Texas A&M coach Jimbo Fisher’s fiery press conference on Thursday morning refuting Nick Saban’s suggestion that the Aggies “bought every player on their team” was still creating shockwaves hours after it happened. Late Thursday afternoon, SEC commissioner Greg Sankey publicly reprimanded the two coaches for their violation of SEC bylaws related to “Ethical Conduct for derogatory comments and public criticism” of another institution’s athletics program and staff.
“The membership of the Southeastern Conference has established expectations for conduct and sportsmanship that were not met last night nor today,” Sankey said. “A hallmark of the SEC is intense competition within an environment of collaboration. Public criticism of any kind does not resolve issues and creates a distraction from seeking solutions for the issues facing college athletics today. There is tremendous frustration concerning the absence of consistent rules from state to state related to name, image and likeness. We need to work together to find solutions and that will be our focus at the upcoming SEC Spring Meetings.”
Sankey’s statement came mere hours after Texas A&M athletic director Ross Bjork joined the fracas by telling Sports Illustrated that Saban’s remarks violated SEC rules.
“There are sportsmanship bylaws in the SEC,” Bjork said. “We believe coach Saban violated those bylaws. Everyone knows NIL is here to stay. We’ve embraced it. We have all the tools and technology. We are educating our athletes and boosters. There is all kinds of awareness here. The part that is frustrating is to say NIL is the only reason kids are choosing our program.”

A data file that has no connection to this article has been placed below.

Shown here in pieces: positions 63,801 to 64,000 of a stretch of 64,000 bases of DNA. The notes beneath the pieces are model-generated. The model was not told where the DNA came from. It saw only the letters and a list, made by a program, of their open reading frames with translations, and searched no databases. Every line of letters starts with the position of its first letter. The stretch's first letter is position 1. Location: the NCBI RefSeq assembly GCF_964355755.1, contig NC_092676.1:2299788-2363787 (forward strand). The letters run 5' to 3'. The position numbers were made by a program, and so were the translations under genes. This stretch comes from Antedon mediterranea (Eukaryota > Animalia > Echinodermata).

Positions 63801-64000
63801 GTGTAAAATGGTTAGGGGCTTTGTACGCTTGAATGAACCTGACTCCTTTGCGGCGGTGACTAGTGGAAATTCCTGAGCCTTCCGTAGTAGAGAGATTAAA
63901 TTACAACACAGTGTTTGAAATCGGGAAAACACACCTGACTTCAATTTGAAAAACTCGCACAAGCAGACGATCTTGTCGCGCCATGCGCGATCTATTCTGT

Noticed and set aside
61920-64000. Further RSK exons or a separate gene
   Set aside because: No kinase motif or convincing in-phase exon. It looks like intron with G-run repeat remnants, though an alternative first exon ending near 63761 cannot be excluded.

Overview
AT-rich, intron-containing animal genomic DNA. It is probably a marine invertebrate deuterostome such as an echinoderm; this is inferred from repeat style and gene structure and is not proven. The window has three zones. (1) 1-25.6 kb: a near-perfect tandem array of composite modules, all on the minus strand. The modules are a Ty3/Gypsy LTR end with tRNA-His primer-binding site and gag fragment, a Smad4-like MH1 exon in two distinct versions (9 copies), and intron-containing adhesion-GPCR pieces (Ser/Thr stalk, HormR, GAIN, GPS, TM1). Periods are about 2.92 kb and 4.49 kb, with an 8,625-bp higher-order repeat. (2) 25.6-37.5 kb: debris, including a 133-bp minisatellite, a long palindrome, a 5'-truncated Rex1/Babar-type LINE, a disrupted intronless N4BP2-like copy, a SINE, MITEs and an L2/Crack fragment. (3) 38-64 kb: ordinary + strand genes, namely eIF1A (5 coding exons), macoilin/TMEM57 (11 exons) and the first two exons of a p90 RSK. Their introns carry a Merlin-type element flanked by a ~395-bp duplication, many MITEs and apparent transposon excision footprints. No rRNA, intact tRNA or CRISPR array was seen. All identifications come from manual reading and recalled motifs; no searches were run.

Bjork said he has already had discussions with Sankey over the matter, but Fisher doesn’t think a public reprimand will do all that much.
“They [the SEC] will reprimand, say something. Move on, I guess,” he said.
This isn’t the first time that the commissioner of the SEC has had to step in while high-profile coaches sparred through the media. Former commissioner Mike Slive famously used more than a decade ago when he sat down all 12 coaches in the conference for a stern lecture at SEC spring meetings after Lane Kiffin (then at Tennessee) and Urban Meyer (then of defending national champion Florida) got into a war of words about recruiting practices. That came less than a year after former Tennessee coach Philip Fulmer was issued a subpoena at SEC Media Days to be questioned for his role in the NCAA’s investigation into Alabama.
Though a squabble between two of the league’s high-profile coaches may be an inconvenience for Sankey as he tries to navigate the league through a transformational time in college athletics, it certainly raises interest in the league. At a point on the calendar when college football is typically still months away from national relevance, Saban and Fisher are putting the SEC in the headlines.